Think about how many times today you went into the kitchen to grab a snack, or went out in public and saw a billboard centered around food, or watched a commercial advertising a new fast food joint. We have restaurants and shops and grocery stores every time you turn your head. Can you think of a holiday that doesn't involve some kind of food? Now imagine that you couldn’t eat any of it.

This week, February 7-13, is Feeding Tube Awareness Week.

What is a feeding tube, you may ask, and why do we need an awareness week for it? Well, it's a tube that feeds someone. There's different types and many, many different reasons for needing one, but the concept remains the same: it is a means of providing nutrition when someone, for whatever reason, cannot eat.

Let’s go to lunch. Why don’t we go out to eat? Can you come over for dinner? Normal phrases, but for those of us who can’t eat, they are difficult. I can eat small amounts of food on good days now, but many people can’t, and will never be able to. Can you imagine never eating your favorite food again?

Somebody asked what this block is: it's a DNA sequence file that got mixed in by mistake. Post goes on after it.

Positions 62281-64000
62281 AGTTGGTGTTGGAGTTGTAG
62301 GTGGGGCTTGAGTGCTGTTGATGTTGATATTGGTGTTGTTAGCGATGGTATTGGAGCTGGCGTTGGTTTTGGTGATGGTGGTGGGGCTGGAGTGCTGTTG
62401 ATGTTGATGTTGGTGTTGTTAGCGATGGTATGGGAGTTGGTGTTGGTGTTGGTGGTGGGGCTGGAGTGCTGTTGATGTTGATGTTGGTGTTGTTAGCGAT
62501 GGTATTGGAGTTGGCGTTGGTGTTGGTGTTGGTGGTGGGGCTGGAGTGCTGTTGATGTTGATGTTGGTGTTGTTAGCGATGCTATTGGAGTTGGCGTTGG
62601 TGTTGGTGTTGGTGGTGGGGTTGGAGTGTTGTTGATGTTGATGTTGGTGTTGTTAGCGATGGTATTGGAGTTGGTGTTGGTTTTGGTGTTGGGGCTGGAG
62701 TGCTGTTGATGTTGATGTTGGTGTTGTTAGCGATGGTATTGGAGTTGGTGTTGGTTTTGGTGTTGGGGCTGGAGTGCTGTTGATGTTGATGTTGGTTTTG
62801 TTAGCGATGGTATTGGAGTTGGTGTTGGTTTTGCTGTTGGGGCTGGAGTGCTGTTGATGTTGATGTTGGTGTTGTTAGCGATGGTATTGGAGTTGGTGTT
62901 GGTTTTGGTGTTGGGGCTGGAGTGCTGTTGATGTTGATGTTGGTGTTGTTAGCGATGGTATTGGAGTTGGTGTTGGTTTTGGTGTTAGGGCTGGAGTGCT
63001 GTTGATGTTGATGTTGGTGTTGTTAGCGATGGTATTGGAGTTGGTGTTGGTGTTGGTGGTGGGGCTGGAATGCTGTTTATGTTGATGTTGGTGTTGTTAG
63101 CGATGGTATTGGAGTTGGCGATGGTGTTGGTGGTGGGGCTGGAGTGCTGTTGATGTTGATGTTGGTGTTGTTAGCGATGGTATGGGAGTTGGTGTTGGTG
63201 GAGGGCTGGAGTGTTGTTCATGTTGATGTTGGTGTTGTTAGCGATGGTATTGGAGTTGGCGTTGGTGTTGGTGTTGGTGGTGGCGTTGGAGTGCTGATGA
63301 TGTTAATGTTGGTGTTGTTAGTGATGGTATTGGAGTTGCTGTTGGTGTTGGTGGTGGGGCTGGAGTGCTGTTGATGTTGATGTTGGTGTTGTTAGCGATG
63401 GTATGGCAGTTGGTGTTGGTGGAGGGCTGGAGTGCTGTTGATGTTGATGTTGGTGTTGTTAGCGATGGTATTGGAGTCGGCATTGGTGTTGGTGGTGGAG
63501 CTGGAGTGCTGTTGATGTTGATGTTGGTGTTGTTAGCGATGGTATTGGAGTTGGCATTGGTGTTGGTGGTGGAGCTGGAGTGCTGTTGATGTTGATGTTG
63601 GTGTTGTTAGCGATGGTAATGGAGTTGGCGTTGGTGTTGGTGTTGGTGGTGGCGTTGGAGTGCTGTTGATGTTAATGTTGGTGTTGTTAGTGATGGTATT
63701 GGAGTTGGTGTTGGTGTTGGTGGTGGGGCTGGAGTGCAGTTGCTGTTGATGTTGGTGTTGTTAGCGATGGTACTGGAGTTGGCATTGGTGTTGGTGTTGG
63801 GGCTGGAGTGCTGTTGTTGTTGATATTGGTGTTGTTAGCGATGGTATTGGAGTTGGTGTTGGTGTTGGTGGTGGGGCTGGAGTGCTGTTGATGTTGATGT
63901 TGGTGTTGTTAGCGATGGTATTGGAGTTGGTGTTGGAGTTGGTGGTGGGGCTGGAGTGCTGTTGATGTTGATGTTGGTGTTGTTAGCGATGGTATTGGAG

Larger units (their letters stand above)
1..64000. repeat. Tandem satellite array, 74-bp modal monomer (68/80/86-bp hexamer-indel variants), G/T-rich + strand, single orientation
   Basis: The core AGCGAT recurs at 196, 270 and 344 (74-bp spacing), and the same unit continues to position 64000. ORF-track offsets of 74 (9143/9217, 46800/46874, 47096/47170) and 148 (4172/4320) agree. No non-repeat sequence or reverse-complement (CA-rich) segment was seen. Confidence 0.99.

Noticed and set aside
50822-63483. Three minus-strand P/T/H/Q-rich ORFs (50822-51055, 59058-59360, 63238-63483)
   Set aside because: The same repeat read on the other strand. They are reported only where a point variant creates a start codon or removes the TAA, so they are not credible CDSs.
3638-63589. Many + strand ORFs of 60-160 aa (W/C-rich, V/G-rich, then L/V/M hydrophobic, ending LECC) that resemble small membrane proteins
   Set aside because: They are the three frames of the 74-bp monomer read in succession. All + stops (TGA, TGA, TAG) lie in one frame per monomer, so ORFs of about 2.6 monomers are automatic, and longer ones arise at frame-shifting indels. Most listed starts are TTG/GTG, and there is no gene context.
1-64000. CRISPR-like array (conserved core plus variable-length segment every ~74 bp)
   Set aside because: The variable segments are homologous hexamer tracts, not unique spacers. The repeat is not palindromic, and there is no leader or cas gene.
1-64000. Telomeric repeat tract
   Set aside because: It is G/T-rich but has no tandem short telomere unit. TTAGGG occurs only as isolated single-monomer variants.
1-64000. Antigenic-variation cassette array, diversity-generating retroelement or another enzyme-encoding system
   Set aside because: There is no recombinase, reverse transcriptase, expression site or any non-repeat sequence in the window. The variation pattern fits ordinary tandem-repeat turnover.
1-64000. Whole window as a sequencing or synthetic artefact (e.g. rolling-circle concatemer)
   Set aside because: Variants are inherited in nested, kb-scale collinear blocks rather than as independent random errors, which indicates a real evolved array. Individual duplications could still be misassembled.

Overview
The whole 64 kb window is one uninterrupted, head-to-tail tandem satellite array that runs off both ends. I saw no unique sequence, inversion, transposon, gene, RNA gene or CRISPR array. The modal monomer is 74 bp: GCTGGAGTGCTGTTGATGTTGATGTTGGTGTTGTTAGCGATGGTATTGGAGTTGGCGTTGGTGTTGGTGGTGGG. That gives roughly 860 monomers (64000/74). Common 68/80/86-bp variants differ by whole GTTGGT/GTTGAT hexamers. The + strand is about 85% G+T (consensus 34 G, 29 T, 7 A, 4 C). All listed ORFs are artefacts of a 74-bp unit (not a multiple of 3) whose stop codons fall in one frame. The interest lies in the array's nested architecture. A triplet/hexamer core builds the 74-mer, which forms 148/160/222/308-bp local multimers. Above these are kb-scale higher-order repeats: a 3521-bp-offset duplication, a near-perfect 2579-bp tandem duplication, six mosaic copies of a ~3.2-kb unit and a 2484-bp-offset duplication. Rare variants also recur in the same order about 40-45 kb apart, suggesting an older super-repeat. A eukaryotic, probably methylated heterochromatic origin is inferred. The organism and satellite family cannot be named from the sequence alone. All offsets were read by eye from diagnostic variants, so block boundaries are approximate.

I have one. And it's saved my life. I have a condition called gastroparesis, where my stomach does not process food correctly.  Essentially, my body doesn't allow me to get the nutrition I need, because it doesn't absorb it. My specific tube uses a special  kind of formula (easy to digest) and bypasses the stomach entirely. Handy, right?

A feeding tube allows me, and many others, to live and to thrive. It is what gives me the energy to go to school, to go the beach, to live a life that is independent of my chronic illness.



Some fantastic resources about feeding tubes include:

The Oley Foundation

The Feeding Tube Awareness Foundation

If you are the friend or relative of someone with a tube, are facing the possibility of getting a tube yourself, and would like to ask any questions, my personal email is